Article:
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In yet another chapter of long running litigation involving Ponzi fraudster Bernard Madoff, the U.S. District Court for the Southern District of New York Nov. 22 dismissed an Israeli charity’s claims over an alleged failed hedge fund investment (Matana v. Merkin , 2013 BL 326842, S.D.N.Y., 13 Civ. 1534 (PAE), 11/22/13).
Although the litigation was dismissed, Judge Paul Engelmayer ruled that New York courts would allow a “holder” theory of fraud--that is, the plaintiffs would be allowed to claim that the defendants made fraudulent misrepresentations that induced the plaintiff to retain or hold, its investments.
In March, KM sued Merkin and GCC, asserting various state law claims, and in July, the court said, it dismissed, granting KM “narrowly limited leave to amend.”
In particular, the court said that it granted KM leave to amend its claim for breach of an implied contractual duty of good faith and fair dealing if it could locate a contract between the parties that would imply such a duty on the part of the defendants. KM, the court said, has failed to locate such a contract.
Instead, the amended complaint bases KM’s renewed claim of implied duty of good faith and fair dealing on two other asserted agreements, the court said. First, the court said, KM asserted that it was an intended third-party beneficiary of the 2002 Ascot Partners Limited Partnership Agreement. Second, KM asserted, there was a previously undiscovered oral contract between Merkin and then KM manager Benjamin Jesselson.
The court said that KM was not a party to the asserted written contract. As to both asserted contracts, KM’s claims could have been brought earlier in this suit and KM has not tried to explain why it did not do so, the court said. “KM’s new contract claim merits dismissal on this ground alone,” the court said.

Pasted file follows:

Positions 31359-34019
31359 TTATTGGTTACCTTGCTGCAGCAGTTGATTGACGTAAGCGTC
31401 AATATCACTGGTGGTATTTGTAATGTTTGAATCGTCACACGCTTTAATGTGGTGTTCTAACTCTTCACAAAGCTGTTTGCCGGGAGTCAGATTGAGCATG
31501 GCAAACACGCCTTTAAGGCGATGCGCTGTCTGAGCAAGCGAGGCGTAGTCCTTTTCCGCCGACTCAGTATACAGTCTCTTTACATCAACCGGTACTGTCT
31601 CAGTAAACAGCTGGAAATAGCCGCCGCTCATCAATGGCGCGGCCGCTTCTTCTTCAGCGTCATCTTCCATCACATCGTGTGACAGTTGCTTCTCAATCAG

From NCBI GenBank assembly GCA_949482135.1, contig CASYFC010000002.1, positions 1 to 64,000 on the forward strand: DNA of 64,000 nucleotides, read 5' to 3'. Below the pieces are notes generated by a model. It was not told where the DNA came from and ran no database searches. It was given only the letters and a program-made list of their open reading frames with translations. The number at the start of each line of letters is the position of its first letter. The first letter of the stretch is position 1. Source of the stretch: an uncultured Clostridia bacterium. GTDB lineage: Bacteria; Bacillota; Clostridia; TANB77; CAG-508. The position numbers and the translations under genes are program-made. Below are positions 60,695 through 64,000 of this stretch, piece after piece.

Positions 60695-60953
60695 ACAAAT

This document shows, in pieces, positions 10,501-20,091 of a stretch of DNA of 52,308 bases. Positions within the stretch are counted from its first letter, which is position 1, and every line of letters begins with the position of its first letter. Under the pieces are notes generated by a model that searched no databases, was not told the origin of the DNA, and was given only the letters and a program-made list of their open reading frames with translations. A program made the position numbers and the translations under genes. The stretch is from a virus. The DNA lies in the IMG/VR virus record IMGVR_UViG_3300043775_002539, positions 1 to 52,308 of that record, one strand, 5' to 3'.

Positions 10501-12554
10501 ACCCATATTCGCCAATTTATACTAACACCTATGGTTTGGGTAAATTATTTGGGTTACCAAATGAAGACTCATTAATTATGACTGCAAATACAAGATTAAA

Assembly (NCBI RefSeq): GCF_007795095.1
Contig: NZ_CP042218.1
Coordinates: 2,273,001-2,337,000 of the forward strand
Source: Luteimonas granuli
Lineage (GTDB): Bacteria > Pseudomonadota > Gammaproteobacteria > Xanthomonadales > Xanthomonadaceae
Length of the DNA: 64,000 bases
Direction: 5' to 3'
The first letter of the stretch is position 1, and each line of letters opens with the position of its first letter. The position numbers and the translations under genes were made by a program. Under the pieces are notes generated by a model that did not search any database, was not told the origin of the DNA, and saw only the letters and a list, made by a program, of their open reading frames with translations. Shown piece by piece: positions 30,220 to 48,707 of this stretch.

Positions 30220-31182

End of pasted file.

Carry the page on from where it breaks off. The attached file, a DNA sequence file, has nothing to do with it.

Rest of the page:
Even if KM’s “newly articulated claim of a breach of a contractually-implied duty of good faith and fair dealing was properly with the scope of its leave to amend,” the court said, KM’s allegations would still require dismissal for failure to state a claim.
The defendants argued that, “as categorical matter, New York fraud law no longer recognizes such 'holder claims.’ ” In the alternative, the court said, the defendants argued that even if some form of holder claims are cognizable under New York law, the amended complaint does not adequately allege materially false statements or omissions or otherwise fails to state a claim.
The court said that on the current state of the case law, it cannot predict that the New York Court of Appeals would preclude holder claims altogether. No New York state court has “so held, or even so stated in dicta,” the court said.
The court said that it was compelled to predict that the New York Court of Appeals today would recognize a “limited set of holder claims, specifically, those in which plaintiffs seek to recover out-of-pocket losses, and perhaps, but not necessarily, further limited to those in which there is a “non-conjectural evidentiary basis for asserting causation and tabulating damages.”
Accordingly, the court said, it rejects the defendants’ argument that KM’s fraud claims are non-cognizable on the ground that the New York Court of Appeals would not recognize any holder claim.”
In other specifics, the court said that this not a fraud-on-the-market case in which reliance is presumed. To survive a motion to dismiss, the amended complaint “must instead plausibly plead that defendants’ specific representations caused its injury”--that is, its decision to maintain its investment, “such that had those representations not been made, KM would have redeemed its investment in Ascot Fund.” The amended complaint did not do so.
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